The great humorist P. G. Wodehouse was an avid fan of the game and a dedicated player as well – winning admiration for his medium paced bowling. Cricket is central to the plot of his novel Mike (1909) and its sequels including Psmith in the City (1910), which feature talented cricketer Michael "Mike" Jackson and his friend Psmith, also revealed to be a talented player. Wodehouse's cricketing companions included J. M. Barrie, Hugh de Selincourt and Arthur Conan Doyle, playing for either the Punch XI or the Allahakbarries, whose name, said Barrie, derived from the Arabic invocation meaning 'Heaven help us'. Cricket popped up frequently in his novels and short stories, and the anthology Wodehouse at the Wicket, edited by Murray Hedgcock, is an attempt to capture the Master's writings about his favourite sport.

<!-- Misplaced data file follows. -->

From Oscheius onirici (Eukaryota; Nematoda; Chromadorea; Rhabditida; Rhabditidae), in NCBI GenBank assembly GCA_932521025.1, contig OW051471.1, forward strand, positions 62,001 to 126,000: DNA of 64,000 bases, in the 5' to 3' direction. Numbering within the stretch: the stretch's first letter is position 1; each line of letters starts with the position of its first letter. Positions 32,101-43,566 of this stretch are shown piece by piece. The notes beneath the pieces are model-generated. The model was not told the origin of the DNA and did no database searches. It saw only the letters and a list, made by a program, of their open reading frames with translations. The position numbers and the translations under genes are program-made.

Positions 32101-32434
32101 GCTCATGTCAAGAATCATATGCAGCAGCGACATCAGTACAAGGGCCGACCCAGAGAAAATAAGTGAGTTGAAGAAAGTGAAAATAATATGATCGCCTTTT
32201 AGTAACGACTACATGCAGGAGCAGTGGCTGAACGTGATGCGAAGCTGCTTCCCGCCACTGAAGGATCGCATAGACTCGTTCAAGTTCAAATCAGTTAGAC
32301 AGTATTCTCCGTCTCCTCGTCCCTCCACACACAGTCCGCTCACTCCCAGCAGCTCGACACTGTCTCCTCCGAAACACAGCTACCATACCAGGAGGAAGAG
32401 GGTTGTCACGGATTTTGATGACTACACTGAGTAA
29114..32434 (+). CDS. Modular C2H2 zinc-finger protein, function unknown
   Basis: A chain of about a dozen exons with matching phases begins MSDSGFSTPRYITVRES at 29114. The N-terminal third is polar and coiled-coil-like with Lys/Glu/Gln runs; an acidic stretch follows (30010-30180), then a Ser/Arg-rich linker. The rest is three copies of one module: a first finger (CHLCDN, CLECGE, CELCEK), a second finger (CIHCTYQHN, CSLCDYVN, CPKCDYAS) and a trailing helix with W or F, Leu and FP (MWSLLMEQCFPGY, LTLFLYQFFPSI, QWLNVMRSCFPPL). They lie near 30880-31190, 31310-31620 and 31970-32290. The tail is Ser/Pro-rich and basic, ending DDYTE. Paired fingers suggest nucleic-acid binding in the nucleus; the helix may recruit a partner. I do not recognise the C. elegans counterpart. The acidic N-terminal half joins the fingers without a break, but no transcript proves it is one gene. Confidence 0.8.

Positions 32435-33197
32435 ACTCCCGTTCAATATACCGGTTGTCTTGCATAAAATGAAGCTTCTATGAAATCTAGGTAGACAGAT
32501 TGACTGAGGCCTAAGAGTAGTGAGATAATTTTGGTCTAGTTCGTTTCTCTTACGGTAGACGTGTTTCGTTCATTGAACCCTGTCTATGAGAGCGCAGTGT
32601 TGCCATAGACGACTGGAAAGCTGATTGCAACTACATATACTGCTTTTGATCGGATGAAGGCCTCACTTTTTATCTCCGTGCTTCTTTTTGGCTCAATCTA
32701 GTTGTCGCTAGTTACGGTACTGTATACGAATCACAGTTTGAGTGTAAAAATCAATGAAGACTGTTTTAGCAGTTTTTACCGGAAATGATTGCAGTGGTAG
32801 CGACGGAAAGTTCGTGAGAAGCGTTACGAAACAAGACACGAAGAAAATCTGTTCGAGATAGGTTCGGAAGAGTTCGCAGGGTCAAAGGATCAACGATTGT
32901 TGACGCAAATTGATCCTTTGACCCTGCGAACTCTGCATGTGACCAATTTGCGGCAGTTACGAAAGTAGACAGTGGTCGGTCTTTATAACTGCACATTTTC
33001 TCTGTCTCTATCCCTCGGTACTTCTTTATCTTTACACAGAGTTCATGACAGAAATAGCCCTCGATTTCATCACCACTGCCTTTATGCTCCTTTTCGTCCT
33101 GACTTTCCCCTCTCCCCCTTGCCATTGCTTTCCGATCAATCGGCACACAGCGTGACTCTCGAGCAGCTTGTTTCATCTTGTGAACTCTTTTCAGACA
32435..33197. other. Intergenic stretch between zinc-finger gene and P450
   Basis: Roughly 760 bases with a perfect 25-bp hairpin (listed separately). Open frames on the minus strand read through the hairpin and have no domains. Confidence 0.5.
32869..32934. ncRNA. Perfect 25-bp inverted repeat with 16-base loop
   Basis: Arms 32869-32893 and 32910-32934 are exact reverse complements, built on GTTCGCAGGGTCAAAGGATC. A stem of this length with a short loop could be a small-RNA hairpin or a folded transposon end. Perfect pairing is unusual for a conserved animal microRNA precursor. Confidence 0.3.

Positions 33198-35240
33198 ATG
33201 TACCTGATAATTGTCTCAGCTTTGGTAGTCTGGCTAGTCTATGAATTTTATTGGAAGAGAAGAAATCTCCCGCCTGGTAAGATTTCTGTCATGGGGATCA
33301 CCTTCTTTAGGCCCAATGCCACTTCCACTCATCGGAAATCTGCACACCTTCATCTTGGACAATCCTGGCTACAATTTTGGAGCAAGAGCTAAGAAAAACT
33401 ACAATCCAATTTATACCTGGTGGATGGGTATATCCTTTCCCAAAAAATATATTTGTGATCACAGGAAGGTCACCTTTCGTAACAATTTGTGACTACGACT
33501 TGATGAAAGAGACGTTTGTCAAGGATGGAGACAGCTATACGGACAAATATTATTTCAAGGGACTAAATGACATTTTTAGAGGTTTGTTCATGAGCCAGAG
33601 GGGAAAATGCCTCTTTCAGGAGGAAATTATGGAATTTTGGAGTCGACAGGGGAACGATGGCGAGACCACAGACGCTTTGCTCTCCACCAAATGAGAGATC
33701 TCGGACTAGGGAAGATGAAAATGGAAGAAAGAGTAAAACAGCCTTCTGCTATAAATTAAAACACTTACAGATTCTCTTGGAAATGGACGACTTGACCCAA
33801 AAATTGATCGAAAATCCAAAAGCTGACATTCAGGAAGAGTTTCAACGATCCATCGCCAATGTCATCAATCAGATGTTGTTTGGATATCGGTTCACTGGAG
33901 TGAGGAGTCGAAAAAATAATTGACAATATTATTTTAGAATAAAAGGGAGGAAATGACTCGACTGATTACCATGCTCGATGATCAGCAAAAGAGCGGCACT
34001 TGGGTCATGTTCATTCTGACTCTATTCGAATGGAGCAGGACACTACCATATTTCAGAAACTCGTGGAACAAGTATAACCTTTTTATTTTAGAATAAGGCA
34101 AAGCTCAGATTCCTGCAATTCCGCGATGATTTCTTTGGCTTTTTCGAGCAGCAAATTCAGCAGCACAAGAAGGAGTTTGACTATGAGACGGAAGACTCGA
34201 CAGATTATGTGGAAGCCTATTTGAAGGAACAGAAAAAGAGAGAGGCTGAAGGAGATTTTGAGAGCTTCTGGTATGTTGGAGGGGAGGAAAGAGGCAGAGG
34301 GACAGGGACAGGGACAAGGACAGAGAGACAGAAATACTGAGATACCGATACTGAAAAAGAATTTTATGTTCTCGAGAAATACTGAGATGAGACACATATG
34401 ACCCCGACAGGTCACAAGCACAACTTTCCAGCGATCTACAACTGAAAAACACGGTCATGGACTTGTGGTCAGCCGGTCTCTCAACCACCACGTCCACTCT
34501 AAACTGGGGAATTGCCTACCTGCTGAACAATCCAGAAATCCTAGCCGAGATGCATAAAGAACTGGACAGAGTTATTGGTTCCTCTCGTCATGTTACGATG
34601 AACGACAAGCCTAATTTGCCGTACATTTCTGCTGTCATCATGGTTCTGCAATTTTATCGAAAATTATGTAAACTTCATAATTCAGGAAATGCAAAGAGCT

In the 1960s, Leslie Frewin edited a couple of anthologies of literary cricket under the title The Best of Cricket's Fiction.
More recently, George MacDonald Fraser claimed in his novel Flashman's Lady (1977) that Harry Flashman was the first cricketer to record a "hat-trick". The caddish fictional hero participates in a cricket match at Lord's in 1842 that features some of the leading cricketers of that era – Felix, Fuller Pilch, and Alfred Mynn. (Flashman gets Felix's wicket through skill, Pilch's through luck, and Mynn's by 'knavery'.) MacDonald Fraser takes great care to describe the sights and sounds of Lord's as it was in the 1840s. Although very different from Sassoon's style, his descriptions of the cricket match and its setting often reach an idyllic beauty that fits in well with the romantic nostalgia for village cricket during much of the 20th century.